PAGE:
Mercedes Boom in China Boosts July Sales Above BMW and AudiMathieu Rosemain
Mercedes-Benz sold more luxury cars than Audi and BMW in July, as its rising deliveries in China defied a market slowdown there.
Bolstered by demand for its C-Class sedan and compact cars in China, Daimler AG’s Mercedes saw global sales rise 15 percent last month to 149,753 vehicles. BMW AG’s namesake brand sold 147,513 vehicles last month, 5.8 percent more than a year earlier. Deliveries at Volkswagen AG’s luxury division Audi rose 1.4 percent to 146,100 cars.
“Mercedes’s growth in China shows it’s getting closer to regaining the top spot in the world luxury-car market,” said Philippe Houchois, a London-based auto analyst for UBS Ltd. The carmaker is reaping the benefits of filling gaps in its portfolio with new models, he said.
China’s decision this week to devalue its currency by the most in two decades to combat its economic slowdown presents a challenge for the three German luxury-car makers. The policy shift reduces the value of their revenue in the country, the world’s biggest car market. Daimler said the currency devaluation will have a “slight” effect on profit this year, while BMW said it is working to manage its exposure to the fluctuations of the yuan.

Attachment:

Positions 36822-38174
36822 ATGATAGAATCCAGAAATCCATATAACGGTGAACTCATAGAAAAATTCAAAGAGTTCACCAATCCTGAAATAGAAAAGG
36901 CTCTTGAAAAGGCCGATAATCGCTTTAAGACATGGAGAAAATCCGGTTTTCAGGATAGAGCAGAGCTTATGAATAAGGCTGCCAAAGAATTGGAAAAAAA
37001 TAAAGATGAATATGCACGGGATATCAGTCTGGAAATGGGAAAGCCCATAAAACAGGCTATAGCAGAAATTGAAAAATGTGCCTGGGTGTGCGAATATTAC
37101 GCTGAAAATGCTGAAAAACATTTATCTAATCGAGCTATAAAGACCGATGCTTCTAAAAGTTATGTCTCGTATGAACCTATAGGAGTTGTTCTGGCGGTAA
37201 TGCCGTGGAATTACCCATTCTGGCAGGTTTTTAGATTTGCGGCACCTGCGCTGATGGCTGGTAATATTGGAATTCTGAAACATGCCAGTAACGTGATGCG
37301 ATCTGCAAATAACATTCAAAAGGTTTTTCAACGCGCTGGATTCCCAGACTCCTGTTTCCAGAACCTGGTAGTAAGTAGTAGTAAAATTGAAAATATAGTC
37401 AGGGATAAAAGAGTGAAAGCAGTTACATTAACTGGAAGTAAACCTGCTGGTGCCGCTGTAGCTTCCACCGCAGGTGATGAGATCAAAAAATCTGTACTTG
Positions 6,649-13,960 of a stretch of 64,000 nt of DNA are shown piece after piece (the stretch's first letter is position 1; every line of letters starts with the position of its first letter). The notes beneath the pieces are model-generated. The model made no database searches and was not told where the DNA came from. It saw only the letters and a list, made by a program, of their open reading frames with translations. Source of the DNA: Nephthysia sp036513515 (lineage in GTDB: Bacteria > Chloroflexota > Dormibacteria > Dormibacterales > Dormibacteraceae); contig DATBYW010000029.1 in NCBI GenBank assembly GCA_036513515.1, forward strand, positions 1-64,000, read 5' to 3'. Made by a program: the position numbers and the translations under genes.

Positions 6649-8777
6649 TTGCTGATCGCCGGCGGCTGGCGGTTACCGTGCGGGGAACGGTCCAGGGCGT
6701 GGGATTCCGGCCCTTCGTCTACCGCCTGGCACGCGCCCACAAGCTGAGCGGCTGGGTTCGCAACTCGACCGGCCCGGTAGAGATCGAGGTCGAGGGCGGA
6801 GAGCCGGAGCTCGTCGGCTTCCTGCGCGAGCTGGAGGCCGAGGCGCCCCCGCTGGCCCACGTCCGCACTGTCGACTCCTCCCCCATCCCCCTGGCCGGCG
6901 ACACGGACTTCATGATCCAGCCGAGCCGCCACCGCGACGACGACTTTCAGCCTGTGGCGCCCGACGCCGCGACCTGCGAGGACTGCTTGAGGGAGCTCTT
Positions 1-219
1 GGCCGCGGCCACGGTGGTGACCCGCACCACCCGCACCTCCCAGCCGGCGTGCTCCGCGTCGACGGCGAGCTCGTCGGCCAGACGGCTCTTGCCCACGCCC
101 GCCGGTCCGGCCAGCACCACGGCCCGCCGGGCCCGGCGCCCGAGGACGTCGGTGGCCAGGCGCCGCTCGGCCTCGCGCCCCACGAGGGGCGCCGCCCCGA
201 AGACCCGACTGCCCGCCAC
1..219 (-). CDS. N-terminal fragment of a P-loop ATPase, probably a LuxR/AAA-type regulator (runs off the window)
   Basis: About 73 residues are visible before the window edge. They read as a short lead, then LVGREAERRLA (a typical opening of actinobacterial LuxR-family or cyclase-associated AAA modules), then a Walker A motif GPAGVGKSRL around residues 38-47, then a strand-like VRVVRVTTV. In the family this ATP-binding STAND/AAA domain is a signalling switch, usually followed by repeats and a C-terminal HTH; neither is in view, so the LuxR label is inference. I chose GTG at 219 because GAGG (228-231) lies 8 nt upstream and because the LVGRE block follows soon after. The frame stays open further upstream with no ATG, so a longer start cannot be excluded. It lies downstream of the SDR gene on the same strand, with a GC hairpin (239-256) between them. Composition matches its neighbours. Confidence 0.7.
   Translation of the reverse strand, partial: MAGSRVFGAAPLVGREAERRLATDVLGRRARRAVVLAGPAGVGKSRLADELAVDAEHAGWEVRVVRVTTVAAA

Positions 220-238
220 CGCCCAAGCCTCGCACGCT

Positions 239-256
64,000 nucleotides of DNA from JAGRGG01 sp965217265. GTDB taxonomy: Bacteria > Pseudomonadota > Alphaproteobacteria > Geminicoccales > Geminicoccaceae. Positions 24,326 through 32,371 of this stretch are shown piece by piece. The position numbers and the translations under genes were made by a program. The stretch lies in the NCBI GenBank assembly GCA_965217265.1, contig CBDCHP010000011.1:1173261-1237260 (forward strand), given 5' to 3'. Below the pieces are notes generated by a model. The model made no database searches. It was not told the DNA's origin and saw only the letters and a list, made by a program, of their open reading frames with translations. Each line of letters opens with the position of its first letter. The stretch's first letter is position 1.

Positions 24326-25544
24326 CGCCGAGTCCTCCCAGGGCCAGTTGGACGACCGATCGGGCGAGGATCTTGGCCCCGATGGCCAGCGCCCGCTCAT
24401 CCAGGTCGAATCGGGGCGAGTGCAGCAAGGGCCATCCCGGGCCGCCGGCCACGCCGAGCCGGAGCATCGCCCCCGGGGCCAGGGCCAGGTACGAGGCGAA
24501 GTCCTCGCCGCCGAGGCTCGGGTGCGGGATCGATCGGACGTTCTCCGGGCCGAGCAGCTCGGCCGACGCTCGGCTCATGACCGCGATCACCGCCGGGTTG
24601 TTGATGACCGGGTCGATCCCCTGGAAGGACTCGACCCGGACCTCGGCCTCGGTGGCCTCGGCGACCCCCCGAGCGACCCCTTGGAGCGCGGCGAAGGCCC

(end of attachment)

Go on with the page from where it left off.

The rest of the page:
Chinese auto deliveries fell 2.5 percent last month to 1.3 million units, the lowest level since February 2014, according to the China Passenger Car Association.
Audi’s July sales in the country dropped 13 percent to 42,267 cars, compared with a 42 percent jump for Mercedes to 29,540 vehicles. BMW deliveries dropped 7.4 percent over the period in China to 32,226 cars.
“In China, the market situation has remained challenging as expected, exacerbated by the stock market turmoil,” Luca de Meo, Audi’s sales chief, said Friday in a statement.
The slowdown adds pressure to the fight for luxury market share. Audi and Mercedes have both pledged to displace BMW as the world’s best-selling luxury-car brand by the end of the decade.
Mercedes’s seven-month sales increased 15 percent to 1.05 million autos. BMW’s sales for its main brand over the same period totaled 1.08 million vehicles, up 5.2 percent from a year earlier, while Audi’s sales advanced 3.5 percent to 1.05 million vehicles.
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